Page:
newsroom25

Der DSP-Newsblog

redhead_close_up

Now things are getting hairy – what’s the science behind your tresses?

It’s long, it’s short, it’s curly, it’s straight. Let’s not even talk about all the different colors. But have you ever thought about the science of your hair?

First of all, the stunning hair on your scalp? It’s actually a structure of dead cells and proteins, all layered up in a way that makes them overlap in a single direction. This, and the fact that the bonds between the atoms that make up your hair are very strong, is why hair is usually one of the last parts of a body to decay. To elaborate on keratin – it is made up of covalent sulphur-to-sulphur bonds, which are the cause of the infamous stench of burned hair.

The only part of your hair that is alive is the follicle, the part that hides beneath your skin. At the base of each follicle there is a hair bulb, in which living cells divide to create the shaft of the hair. Throughout our lives our hair is altered by hormones transported through the blood vessels that nourish the bulb. The shape of your follicles is also responsible for the structure of your mane. Curly hair has a rather oval and elongated shape, while straight hair forms a perfect circle.

Another fun fact? It’s the reason why hair products are thriving. Many of us have been unhappy with the color of our hair once or twice before. But don’t worry; nobody cursed you with that “boring” brown or “dirty” blonde hair. The color of your hair is actually determined by a pigment called melanin. There are two different kinds of melanin, eumelanin and pheumelanin. The more eumelanin you inherit, the darker your hair will be. All of this is pretty random, since you will get four of these genes from your mother and four from your father. Of course, they aren’t selected either, so you will simply inherit half of your parents genes by chance. This is why children sometimes have a different hair color than their parents, but possibly the same one as other relatives.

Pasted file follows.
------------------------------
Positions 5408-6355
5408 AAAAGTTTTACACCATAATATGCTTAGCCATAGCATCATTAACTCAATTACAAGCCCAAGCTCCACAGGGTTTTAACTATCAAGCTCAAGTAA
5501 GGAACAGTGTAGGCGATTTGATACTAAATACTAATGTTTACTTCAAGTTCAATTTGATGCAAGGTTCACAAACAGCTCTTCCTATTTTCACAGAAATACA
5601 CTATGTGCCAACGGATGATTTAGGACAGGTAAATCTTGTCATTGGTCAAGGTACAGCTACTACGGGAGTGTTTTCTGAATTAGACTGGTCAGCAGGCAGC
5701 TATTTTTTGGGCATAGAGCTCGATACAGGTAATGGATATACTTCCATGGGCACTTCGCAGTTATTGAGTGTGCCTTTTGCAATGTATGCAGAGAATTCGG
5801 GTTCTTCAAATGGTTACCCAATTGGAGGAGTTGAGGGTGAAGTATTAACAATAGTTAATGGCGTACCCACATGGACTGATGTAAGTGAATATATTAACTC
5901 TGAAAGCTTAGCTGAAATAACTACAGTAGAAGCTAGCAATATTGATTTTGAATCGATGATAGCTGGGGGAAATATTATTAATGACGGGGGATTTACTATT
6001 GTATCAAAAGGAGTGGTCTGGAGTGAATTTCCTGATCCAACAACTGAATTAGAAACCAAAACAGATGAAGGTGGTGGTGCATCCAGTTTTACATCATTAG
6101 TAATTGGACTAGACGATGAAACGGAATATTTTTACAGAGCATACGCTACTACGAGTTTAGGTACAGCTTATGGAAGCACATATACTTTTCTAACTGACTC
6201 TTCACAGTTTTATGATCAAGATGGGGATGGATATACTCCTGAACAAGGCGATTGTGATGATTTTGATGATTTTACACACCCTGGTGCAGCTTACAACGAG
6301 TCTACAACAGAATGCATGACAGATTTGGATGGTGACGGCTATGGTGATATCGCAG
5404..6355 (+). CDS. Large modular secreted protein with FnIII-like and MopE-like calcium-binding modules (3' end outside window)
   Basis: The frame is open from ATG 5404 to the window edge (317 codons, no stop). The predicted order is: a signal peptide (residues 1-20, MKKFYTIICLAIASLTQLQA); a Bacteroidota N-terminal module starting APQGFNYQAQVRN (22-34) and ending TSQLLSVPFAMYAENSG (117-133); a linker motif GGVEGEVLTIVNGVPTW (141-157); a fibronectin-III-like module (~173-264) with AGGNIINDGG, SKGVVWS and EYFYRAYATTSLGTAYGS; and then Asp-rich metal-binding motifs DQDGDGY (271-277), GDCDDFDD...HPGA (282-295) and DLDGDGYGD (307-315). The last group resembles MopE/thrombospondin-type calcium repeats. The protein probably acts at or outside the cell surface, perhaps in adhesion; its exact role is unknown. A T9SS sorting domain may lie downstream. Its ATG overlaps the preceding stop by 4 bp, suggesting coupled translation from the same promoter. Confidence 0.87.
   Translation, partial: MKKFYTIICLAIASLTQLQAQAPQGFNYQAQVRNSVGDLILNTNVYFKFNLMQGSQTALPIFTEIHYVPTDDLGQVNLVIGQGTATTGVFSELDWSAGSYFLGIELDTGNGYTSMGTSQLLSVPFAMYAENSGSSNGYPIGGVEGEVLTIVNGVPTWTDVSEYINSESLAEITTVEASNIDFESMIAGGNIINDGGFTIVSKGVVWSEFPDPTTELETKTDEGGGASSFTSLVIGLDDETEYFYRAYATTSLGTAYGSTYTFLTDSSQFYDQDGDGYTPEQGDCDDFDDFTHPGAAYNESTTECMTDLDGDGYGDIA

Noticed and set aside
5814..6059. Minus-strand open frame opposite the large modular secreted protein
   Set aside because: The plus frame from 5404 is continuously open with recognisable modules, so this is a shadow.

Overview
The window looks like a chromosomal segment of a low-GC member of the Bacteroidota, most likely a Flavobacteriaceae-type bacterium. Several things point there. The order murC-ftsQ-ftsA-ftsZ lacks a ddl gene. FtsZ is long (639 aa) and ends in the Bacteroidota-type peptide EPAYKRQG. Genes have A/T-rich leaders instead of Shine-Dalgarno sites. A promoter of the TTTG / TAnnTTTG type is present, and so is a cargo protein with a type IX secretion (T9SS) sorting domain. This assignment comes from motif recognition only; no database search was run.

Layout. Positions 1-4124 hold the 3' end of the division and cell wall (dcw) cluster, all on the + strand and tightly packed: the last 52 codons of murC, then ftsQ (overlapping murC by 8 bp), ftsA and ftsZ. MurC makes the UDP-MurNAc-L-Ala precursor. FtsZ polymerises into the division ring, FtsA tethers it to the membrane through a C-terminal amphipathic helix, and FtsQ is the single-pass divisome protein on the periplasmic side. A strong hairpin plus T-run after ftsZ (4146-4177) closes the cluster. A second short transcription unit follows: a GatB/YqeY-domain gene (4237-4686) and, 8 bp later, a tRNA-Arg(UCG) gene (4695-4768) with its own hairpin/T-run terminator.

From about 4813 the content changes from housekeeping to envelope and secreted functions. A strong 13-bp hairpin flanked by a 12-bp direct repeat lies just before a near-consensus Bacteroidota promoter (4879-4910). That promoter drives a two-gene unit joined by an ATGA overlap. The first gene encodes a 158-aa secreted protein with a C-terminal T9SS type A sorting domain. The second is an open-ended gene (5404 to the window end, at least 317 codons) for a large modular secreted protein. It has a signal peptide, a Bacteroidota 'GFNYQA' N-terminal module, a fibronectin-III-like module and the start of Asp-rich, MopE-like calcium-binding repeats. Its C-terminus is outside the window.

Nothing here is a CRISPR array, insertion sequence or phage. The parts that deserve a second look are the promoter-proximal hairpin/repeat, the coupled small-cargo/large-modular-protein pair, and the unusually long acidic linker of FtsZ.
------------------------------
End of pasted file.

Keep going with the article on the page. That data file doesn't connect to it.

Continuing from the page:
Lastly, allow me to destroy some of childhood. Rapunzel, our beloved princess, is famous for her incredibly long hair. We all know the story. She lets down those beautiful golden locks and whoops, suddenly the prince, or, unfortunately the evil Gothel, climbs up the tower. But considering the fact, that Rapunzel was only eighteen, her hair couldn’t have been much longer than 234 centimeters (288, if she was of Asian origin). Now, I’m not sure what kind of tower that was, but she probably could have just hopped down and landed quite happily in some nice, soft, fairytale grass. Then again, her abductor is an evil witch, so everything kind of goes.

(lg)

http://www.livescience.com/42868-how-fast-does-hair-grow.html

http://genetics.thetech.org/ask/ask39

https://www.opendemocracy.net/arts-hair/article_721.jsp

http://www.webmd.com/skin-problems-and-treatments/picture-of-the-hair

images:

Die Kommentarfunktion ist geschlossen.